Having massively increased the risk of strokes and heart attacks among the gullible millions who trusted the Government, the queen and various ignorant celebrities, and allowed themselves to be jabbed with a toxic pseudo-vaccine that did far more harm than good, the NHS can no longer cope with the number of patients who have had strokes and heart attacks.
Gosh, I am shocked. Shocked to the core, I tell you.
So, the NHS has found a crafty way around its problem.
It has downgraded strokes and heart attacks, and in future they will be treated in the same category as headaches.
More shock and horror.
And NHS England is now asking telephonists and ambulance crews to ignore these patients and to tell them that they will receive a phone call instead of an ambulance. (I wonder how long it will be before the waiting time for the phone call is measured in days rather than hours.)
Many will remember TV ads a couple of years ago in which the NHS told patients and relatives that it was important to get stroke victims to hospital as quickly as possible. You can forget that now.
The new advice is that patients who think they’ve had a heart attack or a stroke will be told to get in touch with their GP or a pharmacist.
Read that line again. And then, because you don’t believe me, check it out.
If you have a heart attack or a stroke you’re supposed to ring your GP and make an appointment for three weeks on Friday. Or drag yourself to the chemist’s and queue up for advice from a 16-year-old girl with O level gymnastics and too much make-up.
Your GP will not, of course, visit you at home. The official advice is that GPs (who are now working a 26 hour week) are far too important to visit people at home. They have forms to fill in and sick notes and passport applications to sign. Besides, the medical establishment has decreed that global warming will be stopped much more readily if patients drive to the doctor’s surgery instead of the doctor driving to the patient’s home. (This is presumably because the patient who has had a heart attack or a stroke may have to travel on the bus whereas the GP would have to visit in the chauffeur driven 15 miles to the gallon Mercedes Benz S class which she bought with the loot she `earned’ by instructing an NHS subsidised nurse to give a gazillion covid-19 jabs.)
And as far as I know, the 16-year-old girl at the chemist does not yet do home visits, unless she moonlights as a hairdresser or nail varnisher which is perfectly possible, of course.
So, all those poor sods who were jabbed, and who are, as a result, now massively at risk of having strokes or heart attacks are pretty well buggered, if you’ll pardon a bit of old-fashioned medical terminology.
When I heard this news I was slightly alarmed. Since I am now over 18, and would be considered by some to be approaching the far boundaries of middle age, I am, although mercifully unvaxxed, at considerable risk of having a stroke or a heart attack.
I cannot tell you what to do, of course. There are bound to be laws against it. Indeed, I forcefully instruct you not to try the following at home. I’m serious.
But, in case you are interested, I take 75mg of soluble aspirin every day. I believe the aspirin reduces my risk of having a heart attack or a stroke. I drop the soluble aspirin in a large glass of water to reduce the risk of the aspirin irritating my stomach lining. The tablets, which I purchase from the chemist, cost me less than sweets.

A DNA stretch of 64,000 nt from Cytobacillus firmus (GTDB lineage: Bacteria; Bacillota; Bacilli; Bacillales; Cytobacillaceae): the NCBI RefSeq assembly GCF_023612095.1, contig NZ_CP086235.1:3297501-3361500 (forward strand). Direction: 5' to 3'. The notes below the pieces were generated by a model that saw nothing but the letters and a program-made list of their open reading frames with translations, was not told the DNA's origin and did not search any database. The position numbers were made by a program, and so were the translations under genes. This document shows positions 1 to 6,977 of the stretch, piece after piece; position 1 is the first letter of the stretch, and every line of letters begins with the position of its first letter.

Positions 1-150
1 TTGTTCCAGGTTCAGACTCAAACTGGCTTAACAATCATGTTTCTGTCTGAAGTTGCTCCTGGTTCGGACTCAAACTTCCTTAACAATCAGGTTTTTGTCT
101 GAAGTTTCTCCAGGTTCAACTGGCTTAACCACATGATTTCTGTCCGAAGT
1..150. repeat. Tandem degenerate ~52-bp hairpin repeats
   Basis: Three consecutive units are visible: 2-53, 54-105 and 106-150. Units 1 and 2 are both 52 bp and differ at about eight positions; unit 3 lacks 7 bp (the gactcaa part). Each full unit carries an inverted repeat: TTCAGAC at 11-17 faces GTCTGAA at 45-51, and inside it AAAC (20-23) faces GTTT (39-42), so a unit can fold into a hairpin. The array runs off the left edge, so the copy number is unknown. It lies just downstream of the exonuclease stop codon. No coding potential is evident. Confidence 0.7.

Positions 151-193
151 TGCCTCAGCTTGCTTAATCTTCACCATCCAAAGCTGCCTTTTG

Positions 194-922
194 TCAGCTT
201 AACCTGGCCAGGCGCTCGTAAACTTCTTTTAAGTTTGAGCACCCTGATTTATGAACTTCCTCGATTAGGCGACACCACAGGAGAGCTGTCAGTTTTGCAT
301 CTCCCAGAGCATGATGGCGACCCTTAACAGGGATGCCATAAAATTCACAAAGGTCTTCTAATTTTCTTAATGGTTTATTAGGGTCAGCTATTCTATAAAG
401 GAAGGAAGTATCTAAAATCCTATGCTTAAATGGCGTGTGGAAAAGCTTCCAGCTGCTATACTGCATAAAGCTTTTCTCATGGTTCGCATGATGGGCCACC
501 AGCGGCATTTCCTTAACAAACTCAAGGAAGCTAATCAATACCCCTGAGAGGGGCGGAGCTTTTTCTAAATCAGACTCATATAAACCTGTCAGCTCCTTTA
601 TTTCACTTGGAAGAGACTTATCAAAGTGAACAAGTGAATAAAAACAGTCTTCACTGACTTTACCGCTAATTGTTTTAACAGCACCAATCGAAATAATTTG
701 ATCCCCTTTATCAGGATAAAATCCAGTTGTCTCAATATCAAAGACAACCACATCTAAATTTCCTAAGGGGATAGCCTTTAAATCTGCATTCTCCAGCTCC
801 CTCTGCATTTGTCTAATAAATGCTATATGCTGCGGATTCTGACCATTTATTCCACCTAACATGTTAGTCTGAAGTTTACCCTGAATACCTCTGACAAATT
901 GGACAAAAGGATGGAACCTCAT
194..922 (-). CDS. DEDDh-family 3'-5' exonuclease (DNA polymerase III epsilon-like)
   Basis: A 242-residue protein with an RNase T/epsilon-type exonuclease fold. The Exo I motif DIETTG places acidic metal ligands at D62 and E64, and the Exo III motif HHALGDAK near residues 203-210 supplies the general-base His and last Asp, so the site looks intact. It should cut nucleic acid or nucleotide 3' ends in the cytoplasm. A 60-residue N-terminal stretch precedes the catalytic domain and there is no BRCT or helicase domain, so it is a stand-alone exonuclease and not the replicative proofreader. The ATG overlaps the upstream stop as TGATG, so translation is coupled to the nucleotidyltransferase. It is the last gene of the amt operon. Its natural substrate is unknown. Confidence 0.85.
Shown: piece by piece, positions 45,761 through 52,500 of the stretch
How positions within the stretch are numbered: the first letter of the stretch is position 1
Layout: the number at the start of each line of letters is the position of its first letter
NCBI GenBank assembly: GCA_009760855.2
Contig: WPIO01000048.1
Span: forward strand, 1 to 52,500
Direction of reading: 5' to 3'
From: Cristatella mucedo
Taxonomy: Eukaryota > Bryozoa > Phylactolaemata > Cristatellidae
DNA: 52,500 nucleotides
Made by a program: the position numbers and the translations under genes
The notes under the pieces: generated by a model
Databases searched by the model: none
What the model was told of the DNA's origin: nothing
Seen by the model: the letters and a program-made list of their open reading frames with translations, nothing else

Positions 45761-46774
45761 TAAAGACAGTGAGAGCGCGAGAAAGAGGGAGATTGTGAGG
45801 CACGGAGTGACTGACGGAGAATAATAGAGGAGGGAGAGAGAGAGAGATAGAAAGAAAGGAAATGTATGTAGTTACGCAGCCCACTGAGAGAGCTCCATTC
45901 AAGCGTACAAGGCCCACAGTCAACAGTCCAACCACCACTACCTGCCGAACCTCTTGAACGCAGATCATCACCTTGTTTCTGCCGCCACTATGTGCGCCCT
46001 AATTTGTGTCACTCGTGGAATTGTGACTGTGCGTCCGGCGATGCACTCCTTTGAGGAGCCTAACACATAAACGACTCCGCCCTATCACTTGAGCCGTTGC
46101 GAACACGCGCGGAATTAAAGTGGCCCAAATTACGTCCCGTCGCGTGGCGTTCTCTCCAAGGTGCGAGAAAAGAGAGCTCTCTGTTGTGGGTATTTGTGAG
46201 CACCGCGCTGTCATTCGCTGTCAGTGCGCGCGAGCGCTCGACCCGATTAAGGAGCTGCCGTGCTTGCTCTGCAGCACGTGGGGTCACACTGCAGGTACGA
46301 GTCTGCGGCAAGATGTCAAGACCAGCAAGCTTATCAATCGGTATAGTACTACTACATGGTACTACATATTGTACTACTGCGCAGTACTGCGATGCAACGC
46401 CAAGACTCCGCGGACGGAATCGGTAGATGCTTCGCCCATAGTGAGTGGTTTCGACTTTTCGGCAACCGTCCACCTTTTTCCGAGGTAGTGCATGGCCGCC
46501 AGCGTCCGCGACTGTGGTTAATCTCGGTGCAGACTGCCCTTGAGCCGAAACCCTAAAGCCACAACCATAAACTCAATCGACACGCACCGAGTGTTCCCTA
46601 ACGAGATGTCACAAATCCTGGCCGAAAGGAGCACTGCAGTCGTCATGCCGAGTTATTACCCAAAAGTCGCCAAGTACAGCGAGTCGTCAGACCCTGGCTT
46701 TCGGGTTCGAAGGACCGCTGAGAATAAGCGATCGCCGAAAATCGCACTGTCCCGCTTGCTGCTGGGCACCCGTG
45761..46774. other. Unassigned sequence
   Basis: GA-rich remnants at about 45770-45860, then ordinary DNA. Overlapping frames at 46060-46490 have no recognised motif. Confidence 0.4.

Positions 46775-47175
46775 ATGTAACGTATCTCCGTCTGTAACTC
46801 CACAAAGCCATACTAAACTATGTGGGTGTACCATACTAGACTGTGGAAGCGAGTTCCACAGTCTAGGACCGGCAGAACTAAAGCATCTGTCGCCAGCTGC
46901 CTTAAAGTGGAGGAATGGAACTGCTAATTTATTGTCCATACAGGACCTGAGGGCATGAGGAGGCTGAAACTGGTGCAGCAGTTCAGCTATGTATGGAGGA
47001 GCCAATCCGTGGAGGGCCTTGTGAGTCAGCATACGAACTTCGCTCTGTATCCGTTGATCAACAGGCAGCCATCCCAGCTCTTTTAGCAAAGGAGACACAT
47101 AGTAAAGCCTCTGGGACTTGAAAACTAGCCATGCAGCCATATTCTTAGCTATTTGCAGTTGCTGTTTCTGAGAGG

The well-informed will know that there are, of course, two sorts of stroke. One sort is caused by a clot. The other sort is caused by a bleed. The former is much commoner. The aspirin may reduce the risk of the former and increase the risk of the latter. But the odds are in my favour and unless I drag myself to the garage, find my drill and hacksaw, and start making holes in my own skull I can’t do much about stopping a bleed so I’ll do something about the problem I might be able to deal with. To be honest, I am not sure whether all that is true for the vaxxed who we must now regard as members of a different species.
And if I have a heart attack or a stroke, I’ve asked Antoinette to put 300 mg of aspirin under my tongue straight away. The aspirin is absorbed faster sublingually. And to then give me four soluble 300mg tablets a day for at least a week and preferably longer.
So, that’s my plan. I have no doubt that the entire medical establishment will throw up its collective arms in horror. I don’t give a damn. They’ve abandoned me so why should I care what they think?
You must not take any notice of what I’m doing because Mr Google says I am a discredited conspiracy theorist and not allowed to give advice on any subject whatsoever. Besides, you might be allergic to aspirin or be taking piles of prescribed junk which will combine with the aspirin to produce napalm or lobster bisque.
Instead, you must ring your GP and make an urgent appointment for three weeks on Friday or make your way to your local pharmacy where the 16-year-old girl with O level gymnastics and too much make-up will tell you how to treat your heart attack or stroke.
Or maybe you need to do your own research, look at past medical histories and prescription drug usage and make informed decisions about how you can best treat yourself and your family members.
What a bloody country, eh? What a bloody health service.
Vernon Coleman’s book NHS: What’s wrong and how to put it right is available only as a paperback (don’t ask why) priced £2.99 – via the bookshop on this website.
And his book How to stop your doctor killing you (which used to be a huge hit in China and Germany until it was banned in those countries) is still available via the bookshop.